I have since taken great care to fill out the "0" in the tip section and the exact amount under that and ask for a receipt, but I was wondering how common this really is? Obviously, it was my mistake for not asking for a copy of the receipt, because now I can't prove it, but it's not like the copy was a carbon copy anyway that would reflect my signature on the story copy - it was just a second printout.
For the record, I am not anti-tipping and if I pay in cash I will put something in the tip jar from time to time - I am just wary of who actually gets the tip if I fill out a credit card slip at the register. Especially if it looks like they're stealing from me anyway.
Any other explanation for this? I really don't want to think some kid is stealing from me, but...that's how it looks, since the overcharges are not consistent (sometimes it's dead on).
So, is it better to refuse someone service and have them never come back, or to tell them flat out they're being an asshole?
Assume the company doesn't need their business desperately, and that the customer has just said/done something that would normally make Gandhi slap them in the face, and that the employee will not be fired or reprimanded no matter what they say. And that there is no manager to call and no other employees.
Here's my take: in this situation (which is not hypothetical), it is in fact better overall to say "Shut up, you know you're being an ad for contraception" when this results in a calmed-down customer, an employee who won't someday go postal because of all the frustration from being a doormat (or "the bigger person" whichever way you want to look at it), and more business for the store since the customer ends up buying something and coming back.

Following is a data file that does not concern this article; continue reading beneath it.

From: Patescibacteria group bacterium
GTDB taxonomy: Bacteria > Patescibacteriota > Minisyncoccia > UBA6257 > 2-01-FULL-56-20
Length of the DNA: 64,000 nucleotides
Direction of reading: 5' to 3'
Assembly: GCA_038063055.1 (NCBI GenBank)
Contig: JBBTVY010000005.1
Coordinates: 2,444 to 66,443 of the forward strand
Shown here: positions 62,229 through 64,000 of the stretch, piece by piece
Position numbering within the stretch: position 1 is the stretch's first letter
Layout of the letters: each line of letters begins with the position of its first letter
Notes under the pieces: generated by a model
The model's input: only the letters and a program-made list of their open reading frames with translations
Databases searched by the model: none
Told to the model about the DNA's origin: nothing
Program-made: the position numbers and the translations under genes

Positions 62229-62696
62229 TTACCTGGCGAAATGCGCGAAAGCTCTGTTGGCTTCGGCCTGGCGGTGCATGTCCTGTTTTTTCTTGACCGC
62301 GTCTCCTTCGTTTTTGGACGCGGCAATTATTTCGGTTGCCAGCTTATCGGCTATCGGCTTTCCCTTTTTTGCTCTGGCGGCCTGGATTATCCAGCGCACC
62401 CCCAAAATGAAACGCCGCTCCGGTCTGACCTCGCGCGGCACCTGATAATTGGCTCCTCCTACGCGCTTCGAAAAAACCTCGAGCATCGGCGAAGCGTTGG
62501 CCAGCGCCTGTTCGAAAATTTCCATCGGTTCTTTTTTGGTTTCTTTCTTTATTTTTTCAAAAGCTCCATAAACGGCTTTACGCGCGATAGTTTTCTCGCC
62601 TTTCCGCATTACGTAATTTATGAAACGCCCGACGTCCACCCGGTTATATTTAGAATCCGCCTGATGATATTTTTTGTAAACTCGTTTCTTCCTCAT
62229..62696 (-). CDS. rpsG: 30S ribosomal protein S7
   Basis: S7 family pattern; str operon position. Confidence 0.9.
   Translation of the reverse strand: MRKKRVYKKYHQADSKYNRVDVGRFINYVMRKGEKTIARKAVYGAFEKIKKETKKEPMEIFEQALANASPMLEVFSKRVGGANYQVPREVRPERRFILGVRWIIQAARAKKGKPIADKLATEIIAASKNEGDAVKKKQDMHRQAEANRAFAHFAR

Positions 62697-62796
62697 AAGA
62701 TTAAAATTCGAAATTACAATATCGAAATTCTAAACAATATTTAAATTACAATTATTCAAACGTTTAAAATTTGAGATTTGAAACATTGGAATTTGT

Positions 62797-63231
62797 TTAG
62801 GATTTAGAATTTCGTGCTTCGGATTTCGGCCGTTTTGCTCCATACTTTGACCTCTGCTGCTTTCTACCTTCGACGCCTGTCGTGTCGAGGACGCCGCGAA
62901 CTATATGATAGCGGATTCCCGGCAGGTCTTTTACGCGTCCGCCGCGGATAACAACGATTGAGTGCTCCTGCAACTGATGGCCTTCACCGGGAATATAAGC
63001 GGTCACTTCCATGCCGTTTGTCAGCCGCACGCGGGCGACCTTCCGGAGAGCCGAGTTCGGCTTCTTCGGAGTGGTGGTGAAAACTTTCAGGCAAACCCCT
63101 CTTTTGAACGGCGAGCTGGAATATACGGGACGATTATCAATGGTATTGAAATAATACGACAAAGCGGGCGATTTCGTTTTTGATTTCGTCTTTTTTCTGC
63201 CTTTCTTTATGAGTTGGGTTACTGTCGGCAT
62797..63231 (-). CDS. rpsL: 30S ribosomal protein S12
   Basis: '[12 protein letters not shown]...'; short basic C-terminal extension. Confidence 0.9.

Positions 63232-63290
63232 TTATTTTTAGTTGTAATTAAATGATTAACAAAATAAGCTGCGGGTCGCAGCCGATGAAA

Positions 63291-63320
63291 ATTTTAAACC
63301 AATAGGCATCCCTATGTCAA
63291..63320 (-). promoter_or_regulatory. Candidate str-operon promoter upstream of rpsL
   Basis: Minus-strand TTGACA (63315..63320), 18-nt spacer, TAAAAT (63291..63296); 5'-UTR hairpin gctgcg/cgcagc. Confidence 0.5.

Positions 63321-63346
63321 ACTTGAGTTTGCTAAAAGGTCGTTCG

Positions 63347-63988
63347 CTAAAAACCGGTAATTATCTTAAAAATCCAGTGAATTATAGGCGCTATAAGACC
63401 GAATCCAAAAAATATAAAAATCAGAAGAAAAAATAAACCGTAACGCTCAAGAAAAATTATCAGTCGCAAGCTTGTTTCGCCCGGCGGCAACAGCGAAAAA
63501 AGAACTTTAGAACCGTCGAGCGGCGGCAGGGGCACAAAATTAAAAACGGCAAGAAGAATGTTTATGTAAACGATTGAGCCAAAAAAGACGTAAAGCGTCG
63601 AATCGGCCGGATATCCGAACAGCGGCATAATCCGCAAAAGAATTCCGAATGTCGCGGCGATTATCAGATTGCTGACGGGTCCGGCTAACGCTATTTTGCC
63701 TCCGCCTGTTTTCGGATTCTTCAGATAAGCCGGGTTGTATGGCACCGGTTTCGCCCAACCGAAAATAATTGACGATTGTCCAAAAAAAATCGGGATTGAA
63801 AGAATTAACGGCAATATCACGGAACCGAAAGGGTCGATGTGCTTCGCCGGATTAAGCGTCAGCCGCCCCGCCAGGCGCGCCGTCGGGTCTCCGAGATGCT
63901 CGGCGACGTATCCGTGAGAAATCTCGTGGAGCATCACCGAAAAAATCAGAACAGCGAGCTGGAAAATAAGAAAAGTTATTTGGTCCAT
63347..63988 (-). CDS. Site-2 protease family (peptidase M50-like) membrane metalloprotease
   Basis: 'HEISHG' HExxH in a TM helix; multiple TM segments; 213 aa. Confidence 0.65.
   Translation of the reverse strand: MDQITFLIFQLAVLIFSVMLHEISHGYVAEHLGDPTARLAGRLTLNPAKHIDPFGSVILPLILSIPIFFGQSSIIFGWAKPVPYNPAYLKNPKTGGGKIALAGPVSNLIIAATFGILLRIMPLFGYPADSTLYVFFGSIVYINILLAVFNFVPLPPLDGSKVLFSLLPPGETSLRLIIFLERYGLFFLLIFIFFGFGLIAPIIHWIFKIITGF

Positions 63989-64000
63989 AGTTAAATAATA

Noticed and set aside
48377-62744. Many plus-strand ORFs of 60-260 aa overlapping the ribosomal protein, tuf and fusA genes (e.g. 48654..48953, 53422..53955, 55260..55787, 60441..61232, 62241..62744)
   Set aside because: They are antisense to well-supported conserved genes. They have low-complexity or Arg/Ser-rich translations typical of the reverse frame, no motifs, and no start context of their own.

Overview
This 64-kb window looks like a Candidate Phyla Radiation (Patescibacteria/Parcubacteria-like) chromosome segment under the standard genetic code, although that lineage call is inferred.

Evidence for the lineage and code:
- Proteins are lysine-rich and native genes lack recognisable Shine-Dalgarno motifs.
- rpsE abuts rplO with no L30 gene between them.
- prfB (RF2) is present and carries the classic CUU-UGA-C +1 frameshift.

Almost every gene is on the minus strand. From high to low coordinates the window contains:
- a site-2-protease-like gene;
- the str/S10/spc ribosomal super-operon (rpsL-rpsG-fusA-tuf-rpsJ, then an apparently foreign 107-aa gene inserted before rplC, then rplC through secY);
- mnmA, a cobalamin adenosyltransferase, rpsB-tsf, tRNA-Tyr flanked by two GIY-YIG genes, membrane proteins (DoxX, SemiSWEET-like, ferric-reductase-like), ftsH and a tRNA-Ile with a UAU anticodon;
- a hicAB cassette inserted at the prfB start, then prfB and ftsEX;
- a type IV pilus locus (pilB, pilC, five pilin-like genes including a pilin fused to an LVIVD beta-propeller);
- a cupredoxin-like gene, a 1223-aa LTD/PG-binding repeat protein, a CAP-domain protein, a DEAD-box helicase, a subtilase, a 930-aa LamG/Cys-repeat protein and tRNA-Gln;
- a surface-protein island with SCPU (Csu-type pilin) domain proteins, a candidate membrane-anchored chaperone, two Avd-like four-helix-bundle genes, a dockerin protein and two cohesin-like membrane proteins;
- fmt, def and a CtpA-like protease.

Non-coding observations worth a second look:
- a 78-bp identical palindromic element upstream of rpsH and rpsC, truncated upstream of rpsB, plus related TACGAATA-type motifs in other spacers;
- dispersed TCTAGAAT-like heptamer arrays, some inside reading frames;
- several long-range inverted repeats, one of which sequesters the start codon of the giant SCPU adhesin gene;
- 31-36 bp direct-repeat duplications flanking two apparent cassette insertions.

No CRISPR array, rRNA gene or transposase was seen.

Or, the customer will leave on their own but know it was because of their actions, or because they can't abide taking 1/10 of what they give out. Me, I wouldn't want this customer in the store unless they calm down, and if polite warnings don't work then a rude one is the next step BEFORE kicking them out. Even if the customer is just offended and leaves, that's better than saying, "Yes, sir, sorry sir, it won't happen again sir" to someone who just insulted your intelligence, ancestry, legitimacy of birth, etc. etc.
I was ashamed for being rude to a customer, but now I think there's just something very, very wrong with the idea that one should never talk back. And with the idea that everyone deserves good service, even if they don't bother to make any sense, take a bath, or treat you with as much respect as their car.
Yes, being in customer service means not talking back. The customer is always right, corporate knows best, and always smile. I just think these ideas are wrong and harmful to society.
Oh, and I won't see responses for about 3 days. I thought it'd be interesting to X-post it in customers_suck and my own journal. I really do want to know what the general opinion on this is, I'm not just trying to aggravate people.
There business tech support page lists the phone number as 1-888-649-9500 to contact BUSINESS tech support. Guess what THAT number goes to? RESIDENTAL tech support or so the customer rep said before transferring the hubby over!